76984682 Meskin Role of Lurianic Kabbalah in Early Philosophy of Levinas

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48 LevinosStudies 2 Platonic science, of something of the Levinasian concern for moral primacy, for ethics as first philosophy. On the substantive issue, I do in fact believe Levinas would not have found much to take exception to in the Platonic assertion from Charmides: What makes up happiness is neither a life of knowledge in general, nor all the other sciences, but one science only: that which has as its object good and evil.21 The Role of Lurianic Kabbalah in the Early Philosophy of Emman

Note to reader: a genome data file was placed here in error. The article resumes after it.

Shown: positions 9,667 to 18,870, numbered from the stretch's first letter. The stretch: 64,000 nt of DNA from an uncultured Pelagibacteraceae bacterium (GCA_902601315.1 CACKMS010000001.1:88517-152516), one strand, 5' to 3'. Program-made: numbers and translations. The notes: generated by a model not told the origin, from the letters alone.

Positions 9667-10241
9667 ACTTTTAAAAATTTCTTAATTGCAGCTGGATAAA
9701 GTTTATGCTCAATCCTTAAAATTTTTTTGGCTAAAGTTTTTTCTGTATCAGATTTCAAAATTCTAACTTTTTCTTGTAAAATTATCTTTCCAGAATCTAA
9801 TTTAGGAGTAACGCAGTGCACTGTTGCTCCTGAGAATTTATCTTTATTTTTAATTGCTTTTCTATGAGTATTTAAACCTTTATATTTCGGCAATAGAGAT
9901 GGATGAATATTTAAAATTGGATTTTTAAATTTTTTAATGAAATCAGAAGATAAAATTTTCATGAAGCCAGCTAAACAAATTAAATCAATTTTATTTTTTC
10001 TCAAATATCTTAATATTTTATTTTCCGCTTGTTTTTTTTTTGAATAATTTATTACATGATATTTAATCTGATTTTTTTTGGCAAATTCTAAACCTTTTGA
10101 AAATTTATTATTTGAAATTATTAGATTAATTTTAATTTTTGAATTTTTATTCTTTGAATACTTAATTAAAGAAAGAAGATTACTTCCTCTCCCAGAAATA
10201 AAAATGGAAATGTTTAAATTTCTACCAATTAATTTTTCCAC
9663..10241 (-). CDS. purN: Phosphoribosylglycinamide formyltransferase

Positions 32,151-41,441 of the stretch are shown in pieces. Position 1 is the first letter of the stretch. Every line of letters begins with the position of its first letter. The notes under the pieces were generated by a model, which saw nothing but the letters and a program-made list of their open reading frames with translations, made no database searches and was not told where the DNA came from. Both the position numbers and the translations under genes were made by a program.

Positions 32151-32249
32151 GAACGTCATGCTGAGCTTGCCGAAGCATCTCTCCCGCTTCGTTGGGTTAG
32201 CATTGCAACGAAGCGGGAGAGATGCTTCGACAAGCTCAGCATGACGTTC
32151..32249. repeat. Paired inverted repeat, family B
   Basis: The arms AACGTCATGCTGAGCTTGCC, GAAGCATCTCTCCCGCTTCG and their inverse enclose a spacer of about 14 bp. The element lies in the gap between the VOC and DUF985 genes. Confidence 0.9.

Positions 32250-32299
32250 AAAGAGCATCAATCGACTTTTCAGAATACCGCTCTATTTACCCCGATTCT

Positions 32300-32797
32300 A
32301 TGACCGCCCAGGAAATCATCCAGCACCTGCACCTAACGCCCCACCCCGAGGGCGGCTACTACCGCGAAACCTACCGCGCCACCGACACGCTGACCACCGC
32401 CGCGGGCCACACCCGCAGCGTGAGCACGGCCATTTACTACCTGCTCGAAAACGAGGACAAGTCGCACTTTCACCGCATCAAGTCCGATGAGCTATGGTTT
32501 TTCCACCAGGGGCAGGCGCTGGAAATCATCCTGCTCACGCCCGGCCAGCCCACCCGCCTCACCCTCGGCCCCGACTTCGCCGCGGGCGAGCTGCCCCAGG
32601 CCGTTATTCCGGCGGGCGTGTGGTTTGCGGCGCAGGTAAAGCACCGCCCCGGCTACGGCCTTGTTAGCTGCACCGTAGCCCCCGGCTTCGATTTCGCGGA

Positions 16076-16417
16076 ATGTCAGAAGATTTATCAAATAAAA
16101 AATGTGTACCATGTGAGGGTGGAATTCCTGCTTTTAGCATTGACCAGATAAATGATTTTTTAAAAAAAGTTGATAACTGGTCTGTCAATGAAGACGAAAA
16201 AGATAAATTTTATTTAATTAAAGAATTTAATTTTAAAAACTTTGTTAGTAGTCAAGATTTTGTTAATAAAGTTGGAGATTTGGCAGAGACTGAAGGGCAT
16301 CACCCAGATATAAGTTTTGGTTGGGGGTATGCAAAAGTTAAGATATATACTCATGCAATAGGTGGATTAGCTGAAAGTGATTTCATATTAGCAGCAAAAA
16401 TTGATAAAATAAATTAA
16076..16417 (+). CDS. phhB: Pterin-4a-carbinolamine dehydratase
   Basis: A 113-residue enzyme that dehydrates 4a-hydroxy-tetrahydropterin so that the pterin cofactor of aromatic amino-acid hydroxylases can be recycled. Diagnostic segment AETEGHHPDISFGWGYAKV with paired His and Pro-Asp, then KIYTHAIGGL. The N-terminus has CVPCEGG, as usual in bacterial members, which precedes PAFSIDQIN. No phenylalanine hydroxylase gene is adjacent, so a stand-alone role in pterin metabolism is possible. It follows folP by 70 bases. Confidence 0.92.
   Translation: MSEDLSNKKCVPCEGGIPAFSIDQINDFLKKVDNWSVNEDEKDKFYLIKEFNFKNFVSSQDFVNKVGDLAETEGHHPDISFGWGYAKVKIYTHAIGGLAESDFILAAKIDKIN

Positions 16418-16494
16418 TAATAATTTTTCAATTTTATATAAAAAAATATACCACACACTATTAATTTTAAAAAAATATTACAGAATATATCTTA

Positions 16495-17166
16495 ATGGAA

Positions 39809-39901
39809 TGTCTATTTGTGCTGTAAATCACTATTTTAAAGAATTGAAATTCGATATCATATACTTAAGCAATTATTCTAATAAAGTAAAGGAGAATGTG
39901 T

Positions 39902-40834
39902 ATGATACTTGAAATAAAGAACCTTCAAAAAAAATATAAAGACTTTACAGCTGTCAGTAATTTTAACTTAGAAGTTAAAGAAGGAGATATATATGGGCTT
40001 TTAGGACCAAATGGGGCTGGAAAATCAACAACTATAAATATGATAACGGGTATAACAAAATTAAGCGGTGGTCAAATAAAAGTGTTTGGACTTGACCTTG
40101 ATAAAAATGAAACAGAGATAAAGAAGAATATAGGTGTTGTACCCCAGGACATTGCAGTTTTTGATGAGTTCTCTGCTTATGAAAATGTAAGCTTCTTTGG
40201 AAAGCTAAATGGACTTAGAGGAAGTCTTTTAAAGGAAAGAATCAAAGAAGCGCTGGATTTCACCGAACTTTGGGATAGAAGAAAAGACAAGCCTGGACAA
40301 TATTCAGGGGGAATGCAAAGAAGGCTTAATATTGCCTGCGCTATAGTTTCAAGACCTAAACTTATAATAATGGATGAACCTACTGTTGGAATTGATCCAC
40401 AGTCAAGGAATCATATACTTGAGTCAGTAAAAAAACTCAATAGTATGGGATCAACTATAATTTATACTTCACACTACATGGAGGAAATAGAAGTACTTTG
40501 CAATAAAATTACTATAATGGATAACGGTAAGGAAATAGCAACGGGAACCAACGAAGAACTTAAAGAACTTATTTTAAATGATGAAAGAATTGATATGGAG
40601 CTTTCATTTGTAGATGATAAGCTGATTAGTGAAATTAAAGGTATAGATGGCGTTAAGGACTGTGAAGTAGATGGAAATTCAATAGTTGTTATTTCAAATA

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  48 Levinos Studies 2 Platonic science, of something of the Levinasian concern for moral pri-macy, for ethics as first philosophy. On the substantive issue, I do infact believe Levinas would not have found much to take exception toin the Platonic assertion from Charmides: What makes up happiness is neither a life of knowledge in general, norall the other sciences, but one science only: that which has as its objectgood and evil. 21 The R ole of LurianicK abbalah in theEarly Philosophy ofEm m anuel levinas J a c o b M e s k in  I n 1982 the American philosopher and Levinasã scholar Edith Wyschogrod conducted an interviewwith Emmanuel Levinas, the transcript of which shepublished seven years later. Early in the interview, Wyschogrod pro-posed to Levinas that his philosophy constituted a radical break withwestern theological tradition because it started not with a Parmeni-dean ontological plenitude, but rather with the God of the HebrewBible. The God Levinas began with, according to Wyschogrod, wasan indigent God, a hidden God who commands that there be a worldapart from God, because God needs the multiplicity of the world inorder for there to be justice. Levinas responds to this proposal: That's quite right. Justice, I callit responsibility tor the other, right? Thereis even in Totality and Infinity, the evocation of the tzimtzum [the ideain kabbalistic writings of the self-contraction of God in order to createthe void in which creation can take place], but I won't venture into that. I An intriguing remark, no doubt, but what does the phrase evoca-tion of the tzimtzum mean exactly? Does this reply of Levinas's say 49  50 levinas Studies2  anything about the nature of other work? In short, is Levinas tellingus something important here, and if so, what is it?Before addressing these questions, it is worth noting that with theHebrew term tzimtzum Levinas is invoking one of the most srcinaland influential ideas tound in the writings of the famous Jewish mys-tic Rabbi Isaac Luria (1534-72), also known as Ha Ari, the Lion. R. Luria's lifeand work inspired both an enduring revitalization ofkab-balistic tradition and a truly vast, daringly imaginative, and dauntinglyintricate mystical literature. While there is obviously far more to thisliterature than tzimtzum, the idea of God's initial act of self-withdrawalin order to, as it were, make room tor existence different from andindependent of God, certainly bears extensive implications for theJewish mystical understanding of creation, human nature, the cosmos,and redemption. 2 It is, in addition, an idea that has long captivatedthe religious and philosophical imagination onew and non-Jew alike.Historians ofwestern philosophy and theology have noted the surprisingpresence ofLurianic tzimtzum in the works of such figures as Boehme,Schelling, and Rosenzweig among others. 3 However, the concept of tzimtzum that figured in the works of these thinkers had been, for themost part, extracted both from its original context in Lurianic texts,and trom the extensive speculation on tzimtzum of later Jewish mys-tics who came after R. Luria. 4 To return to the questions posed above, then, one answer might bethat in this interview more than 20 years after publishing Totality and  Infinity in 1961, Levinas was in tact revealing to his readers a less thanobvious, extra-philosophical source of inspiration on which he drewin composing that early masterwork. Perhaps, on the other hand, hehad learned something about the Kabbalah in those intervening 20years, and so had come after the fact to see some sort of/oose affinitybetween his earlier philosophical approach and the Lurianic conceptof tzimtzum. Perhaps on the third hand, as both philosophers andtalmudists liketo say,Levinaswassimplyenjoying an elevated intellectualconversation, and so seized an opportunity to suggest a comparisonat once playtlll and fascinating, but with no real textual roots. Meskin lurianic Kabbalah in Levinas 51 Without denying that Levinas was invariably charming in his inter-views, I will nonetheless argue in this paper that the first possibility isclosest to the truth. In other words, I will be claiming that Levinasactually had some knowledge of Kabbalah, in particular of LurianicKabbalah, when he sat down to write Totality and Infinity and, evenmore importantly, that we can find certain Lurianic notions at work  in this classic of twentieth century philosophy. Moreover, I will iden-tifY a unique historical pathway through which Levinas may haveacquired this knowledge, one very different trom the usual pathwaythrough which western philosophers have in the past gained whatever,largelydecontextualized knowledge ofLurianic Kabbalah they may havepossessed. This sort of twofold claim, namely that Levinas both knewsomething about Lurianic Kabbalah and put this knowledge to con-crete use in his philosophical argumentation has not, to the best of myknowledge, been advanced before. Indeed scholars have not, tor themost part, devoted a great deal of attention to the general question of kabbalistic influences in Levinas's work. 5 As we are about to see, thepresent claim isone that scholars in several fields are likely to find quitecontroversial.For starters, there is the matter of Lurianic Kabbalah itself. Givenits markedly esoteric character, and the sheer number of kabbalisticthinkers and adepts over the past 500 years who have continued todevelop R. Luria's insights and practices, scholars and perhaps eveninitiates must venture into its truly labyrinthine depths with justifiedtrepidation. For example, some of the most significant recent sec-ondary work in Lurianic Kabbalah has tocused on trying to untanglethe immensely contllsing compositional history and divergent strataof the original texts circulating under R. Luria's name, a sinequa non without which it is difficult to trace the historical flow of Lurianic texts and ideas. 6 It follows from this that claims invoking thepresence (in any sense) of this multifarious and more or less esotericbody of texts will need, at the very least, considerable clarification andspecificity.  - -~ - - - -------------------- 52 LevinosStudies2  Secondly and perhaps even more crucially, there is the surprising asser-tion that Lurianic Kabbalah played a role in the philosophical writingsof Emmanuel Levinas. It might well seem far more appropriate to inves-tigate the role of such traditional Judaic mystical materials (if any) inLevinas's Jewishapologetic writings, rather than in his philosophical ones.Not only do the philosophical texts feature few references to thingsJewish, they also hew fairly strictly to the traditions and conventionsof modern philosophy, producing a thematic coherence and carefullyshaped, overarching argument utterly unlike the visionary hermeneu-tic and ritual texts in the Lurianic canon. The present attempt to track down such apparently heterogeneous material in Levinas's philosophywill, therefore, raise many a critical eyebrow.These two points having been raised, however, this paper's centralclaim may incite controversy for still other reasons, which would haveto be called disciplinary. The historian grown wary of claims suggest-ing influence; the philosopher certain that only issues of rigor andnot of provenance matter in philosophical argumentation; the Jewishstudies scholar trained to see a vast gulf separating Kabbalah from mod-ern Jewish thought, and the modern Jewish thinker suspicious of mysticism and appeals to what may seem irrational and irretrievably  past- all of these might proffer reasons to wonder about the value of the present inquiry.These are all weighty issues that must be addressed. I will return tothem shortly below, but for the moment I want to attend to a morebasic query, one that many readers may find themselves entertainingat exactly this juncture. That question is the following: outside of thebrief passage from Levinas's interview cited above, why would anyonethink that there might be Lurianic ideas afoot in Levinas's texts in thefirst place? What might make this strange notion seem even vaguelycredible? Let me then cite two short excerpts here from the pages of  Totality and Infinity itself. While these excerpts have been previouslydiscussed, notably by Mopsik and Ajzenstat, for the moment I invoke Meskin LurianicKabbalahin Levinas 53  them solely to underscore the presence of Lurianic motifs in Levinas'sphilosophy.?The Place of the Good above every essence is the most profound teach-ing, not of theology, but of philosophy. The paradox of an Infinity admit-ting a being outside of itself which it does not encompass, andaccomplishing its very infinitude by virtue of this proximity of a sepa-rated being - in a word, the paradox of creation - thenceforth losessomething of its audacity ... But then it isnecessary to cease interpretingseparation aspure and simple diminution of the Infinite, a degradation.Separation with regard to the Infinite, compatible with the Infinite, isnot a simple fall of the Infinite. (TI  103; 76)Infinity is produced by giving up [en renonfant  a]  the invasion of a total-ity,in acontraction that leaves aplace for the separated being. Thus rela·tionships that open up away outside of being take form. An infinity thatdoes not remain enclosed circularly in itself, but withdraws from the onto-logical extension so as to leave a place for a separated being existsdivinely. Over and beyond the totality it inaugurates a society. The rela-tions that are established between the separated being and Infinityredeem what diminution there was in the contraction creative ofInfinity.Man redeems creation. (TI  104; 77; translation modified)These rather amazing excerpts speak volumes. Here, in the first partof  Totality and Infinity which introduces the overall framework of thebook's argument, Levinas straightforwardly borrows the Lurianic ideaoftzimtzum and puts it to use in two ways. In the first excerpt he drawson it to reinterpret both the Platonic idea of the good beyondbei1~ andthe Neoplatonic scheme of emanation, arguing that both - far fromrepresenting a loss of an otherwise unitary infinity- capture the rich-ness of a new, pluralistic, and relational form ojinfinity. In the secondexcerpt Levinas uses the notion of tzimtzum to help define termswhich will stand at the absolute center of  Totali~'Yand Infinity)s argu-ment, such as totality, separated being , and of course Infinity. Nor do these excerpts stand alone, since there are several others likethem in the book. Even more importantly, these Levinasian invocations  5 _ 4 _ L f!in _ a _ s S ~ tu d _ je s2 _ of an infinite which divinely contracts itself to make room for separatebeings clearlycannot be dismissedasmere rhetorical flourishes.To extendWittgenstein's famous locomotive metaphor, these borrowed or adaptedLurianic concepts are working parts of the engine, and not merely orna-mental. 8 The work they do, and the way they do it, will be essentialto Levinas's philosophical argument in Totality and Infini~y. This paper, then, will be devoted primarily to making an initial casefor the admittedly multifarious claim stated above. In addition I willoffer some reflective responses to the sharp disciplinary challengesraised above. Although it will not be possible to address all of these indetail in this paper, I hope that even the somewhat condensed responsesto these challenges I ofter below will convince readers that much moreis at stake here than several seemingly recondite questions of intellec-tual history. Indeed, fundamental interpretive issues in philosophy, reli-gious studies, and modern Judaism are involved. The vast majority of secondary work on Levinas has focused on analyzing his relation toHusserl, Heidegger, and Derrida, with some attention also to othercontinental figures and to classic older thinkers. This is understand-able, and also immensely beneficial, given the seemingly endless rich-ness of Levinas's relationships with these philosophers. Yet so muchmore remainsto be saidabout Levinas- almost asifthere were avibrantlite in the midst of his texts that, even with the revelatory power of much current secondary work, still remains in the shadows. The effortsundertaken here aim to start describing this shadow life and tobring it into the light, in order to appreciate its vital contribution toLevinas's thought and texts. 9 This will also have the added benefit of specitying a hitherto hidden reason that readers and critics alike findLevinas's philosophy so compelling, so powerful. This is by no meansto make the fatuous assertion that Levinas was a mystic, for he wasnot.But it isto highlight Levinas's living receptivity to the dynamism con-cealed in traditional sources, and to praise his creation of rigorouslyphilosophical texts within which we can nevertheless hear the echo of other, heterogeneous texts and insights. Here we have a vital paradigm ---- _ _ . . ¥ .e sk jn _ _ L u rja n j~ ~ a _ b b _ a l_ a h!_ n L ~ e v jn a L _ 5 J . for modern Jewish thought, both that of the past and that which mustcome today.My argument in what follows fallsinto four parts. First of all, I willindicate at least one highly probable historical pathway through whichLevinas may have learned something about the Kabbalah. Despite myrelatively brief treatment here, I think it will become evident quicklythat the historical details involved point to a truly engrossing andenigmatic story, one that has in fact already served as the subject of several articles and even a book. Secondly, I will describe what is,arguably, the basic structure of the overarching philosophical argumentof  Totalityand Infinity. This sets the stage for the third part of the paper,in which I argue that this basic structure bears witness to the influenceof Lurianic ideas. Finally, in the fourth part I attend to the aforemen-tioned disciplinary critiques. I have also included an appendix follow-ing the text which offers some speculation about another aspect of Levinas's argument in Totality and Infinity that seems to possessLurianic resonances. W H E N P A R A llE l L IN E S M E E T Although the following may sound fancifulor even slightly subversive,one of the most influential figures of postwar Jewish intellectual andspiritual life in the twentieth century may be an almost completelyunknown individual whose works are studied neither in the academynor in the yeshiva. This person had only a small group of students, forhe never held any formal academic or rabbinic post. Yet the list of hisvery few dedicated disciples includes the names of some very importantwriters and teachers in Jewish life in the second half of the twentiethcentury, names such as Elie Wiesel, Rabbi Adin Steinsaltz, EmmanuelLevinas, and Shalom Rosenberg of Hebrew University. This mercur-ial, unpredictable, and secretive man, who cherished his obscurity andignored what one might call the normal rules governing polite inter-change possessed, according to all reports, an unsurpassed command